Primitive wild goats put on rare breed list

A Cheviot goat on the hills
Only 86 female Cheviot goats produced offspring last year [PA Media]

Goats living in a wild herd in the UK have been added to a watchlist of rare breeds.

The Cheviot goat population - estimated at just 450 - centres on a group in the Cheviot Hills in Northumberland.

It is considered an "authentic remnant" of Britain's original primitive goats and has now been added to the Rare Breeds Survival Trust (RBST) watchlist to support its conservation.

Of the estimated 450 Cheviot goats left - including those held by private breeders and for grazing schemes - only 86 females produced offspring in 2023, the RBST said.

According to legend, the goats of the Cheviot Hills originated when the monks of Lindisfarne abandoned their monastery in 875AD.

As they herded their livestock along the way, the goats were too feisty to control and were left to roam in the area, the charity said.

The ruins of Lindisfarne's monastery
According to a legend, the goats were left behind when Lindisfarne's monastery was abandoned [Getty Images]

Found in College Valley, Newton Tors and Yeavering Bell, the College Valley Cheviots are left as a completely wild herd with minimal intervention.

Christopher Price, chief executive of the RBST, said: "They are a crucial link to the UK's original primitive goats that were so relied upon by generation after generation, from the Bronze and Iron Ages, through medieval times and up to the smallholders of the 19th and early 20th centuries."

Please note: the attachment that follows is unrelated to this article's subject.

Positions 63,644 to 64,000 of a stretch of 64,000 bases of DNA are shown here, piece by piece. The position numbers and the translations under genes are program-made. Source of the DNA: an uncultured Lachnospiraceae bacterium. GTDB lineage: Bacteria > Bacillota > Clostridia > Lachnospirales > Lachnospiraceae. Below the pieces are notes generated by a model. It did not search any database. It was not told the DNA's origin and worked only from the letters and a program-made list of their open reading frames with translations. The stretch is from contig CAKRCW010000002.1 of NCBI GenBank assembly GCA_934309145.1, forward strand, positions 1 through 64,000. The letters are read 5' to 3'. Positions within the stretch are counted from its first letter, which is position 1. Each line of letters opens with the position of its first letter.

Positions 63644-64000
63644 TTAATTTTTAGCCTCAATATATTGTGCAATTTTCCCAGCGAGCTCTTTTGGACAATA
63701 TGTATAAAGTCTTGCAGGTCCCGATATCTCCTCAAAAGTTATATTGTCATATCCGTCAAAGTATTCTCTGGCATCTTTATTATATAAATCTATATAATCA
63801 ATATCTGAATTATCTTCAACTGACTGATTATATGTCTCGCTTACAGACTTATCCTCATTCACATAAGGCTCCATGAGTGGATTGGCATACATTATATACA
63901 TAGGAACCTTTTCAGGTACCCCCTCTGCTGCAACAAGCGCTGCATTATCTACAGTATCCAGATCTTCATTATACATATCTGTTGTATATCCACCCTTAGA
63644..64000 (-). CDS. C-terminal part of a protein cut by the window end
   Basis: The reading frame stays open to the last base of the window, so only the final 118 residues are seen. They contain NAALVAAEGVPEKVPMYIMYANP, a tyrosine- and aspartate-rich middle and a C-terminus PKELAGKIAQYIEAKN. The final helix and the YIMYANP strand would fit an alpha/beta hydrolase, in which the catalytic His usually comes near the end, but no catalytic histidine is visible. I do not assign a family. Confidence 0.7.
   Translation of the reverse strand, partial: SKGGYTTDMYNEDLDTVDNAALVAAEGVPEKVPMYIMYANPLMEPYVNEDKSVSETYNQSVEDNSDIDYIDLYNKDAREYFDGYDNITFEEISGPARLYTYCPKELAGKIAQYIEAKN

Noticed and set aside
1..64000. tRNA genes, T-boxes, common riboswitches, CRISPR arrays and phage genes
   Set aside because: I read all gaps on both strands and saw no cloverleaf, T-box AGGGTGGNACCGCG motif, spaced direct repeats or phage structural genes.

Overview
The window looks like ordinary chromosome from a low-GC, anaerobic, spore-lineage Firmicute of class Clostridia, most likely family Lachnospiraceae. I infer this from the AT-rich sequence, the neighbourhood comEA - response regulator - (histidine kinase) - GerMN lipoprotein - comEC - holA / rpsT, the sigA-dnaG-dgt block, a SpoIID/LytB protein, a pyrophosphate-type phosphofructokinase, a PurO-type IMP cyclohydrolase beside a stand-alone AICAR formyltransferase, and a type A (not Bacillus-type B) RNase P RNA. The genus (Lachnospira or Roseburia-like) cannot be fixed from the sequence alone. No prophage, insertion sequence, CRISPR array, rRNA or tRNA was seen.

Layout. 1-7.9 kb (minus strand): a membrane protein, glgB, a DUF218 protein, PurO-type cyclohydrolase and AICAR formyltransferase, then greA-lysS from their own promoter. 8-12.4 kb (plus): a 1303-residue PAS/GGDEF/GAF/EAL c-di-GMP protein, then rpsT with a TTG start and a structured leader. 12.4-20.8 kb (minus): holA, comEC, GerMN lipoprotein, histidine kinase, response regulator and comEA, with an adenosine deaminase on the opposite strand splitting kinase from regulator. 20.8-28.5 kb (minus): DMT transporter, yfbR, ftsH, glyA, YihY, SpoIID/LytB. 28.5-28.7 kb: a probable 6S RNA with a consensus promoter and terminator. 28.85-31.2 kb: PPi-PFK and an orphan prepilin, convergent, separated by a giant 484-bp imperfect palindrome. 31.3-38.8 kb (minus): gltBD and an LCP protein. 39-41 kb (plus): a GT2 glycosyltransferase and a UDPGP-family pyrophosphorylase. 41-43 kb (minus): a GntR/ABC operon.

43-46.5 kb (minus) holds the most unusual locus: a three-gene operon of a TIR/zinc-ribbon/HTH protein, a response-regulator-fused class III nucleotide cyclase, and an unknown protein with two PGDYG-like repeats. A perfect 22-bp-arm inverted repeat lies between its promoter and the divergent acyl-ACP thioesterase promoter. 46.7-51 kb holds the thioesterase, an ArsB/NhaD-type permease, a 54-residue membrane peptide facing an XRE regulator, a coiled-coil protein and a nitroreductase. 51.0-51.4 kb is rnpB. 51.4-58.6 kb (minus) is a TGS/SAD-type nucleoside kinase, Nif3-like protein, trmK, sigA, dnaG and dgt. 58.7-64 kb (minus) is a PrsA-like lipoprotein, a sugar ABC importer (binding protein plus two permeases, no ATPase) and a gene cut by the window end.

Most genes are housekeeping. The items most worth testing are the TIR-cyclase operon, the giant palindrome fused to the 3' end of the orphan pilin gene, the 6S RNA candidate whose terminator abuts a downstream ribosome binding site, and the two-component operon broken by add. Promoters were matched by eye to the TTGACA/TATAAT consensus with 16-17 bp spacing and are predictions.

He added that without the isolated feral College Valley Cheviot herd, these genetics would have been lost "irretrievably".

A side view of a white Cheviot goat on the hills
The Rare Breeds Survival Trust said there are only 450 Cheviot goats in the UK [PA Media]

The Cheviot is considered excellent for conservation grazing - the practice of using livestock to graze land in ways that specifically support wildlife and habitats.

Shirley Goodyer, from the British Primitive Goat Research Group, said: "We have been striving for a long time to maintain the genetic integrity of this historically well-documented herd which displays all the phenotypic characteristics expected of our ancient British Primitive goat."

Follow BBC North East on X (formerly Twitter), Facebook and Instagram. Send your story ideas to

More on this story

Related internet links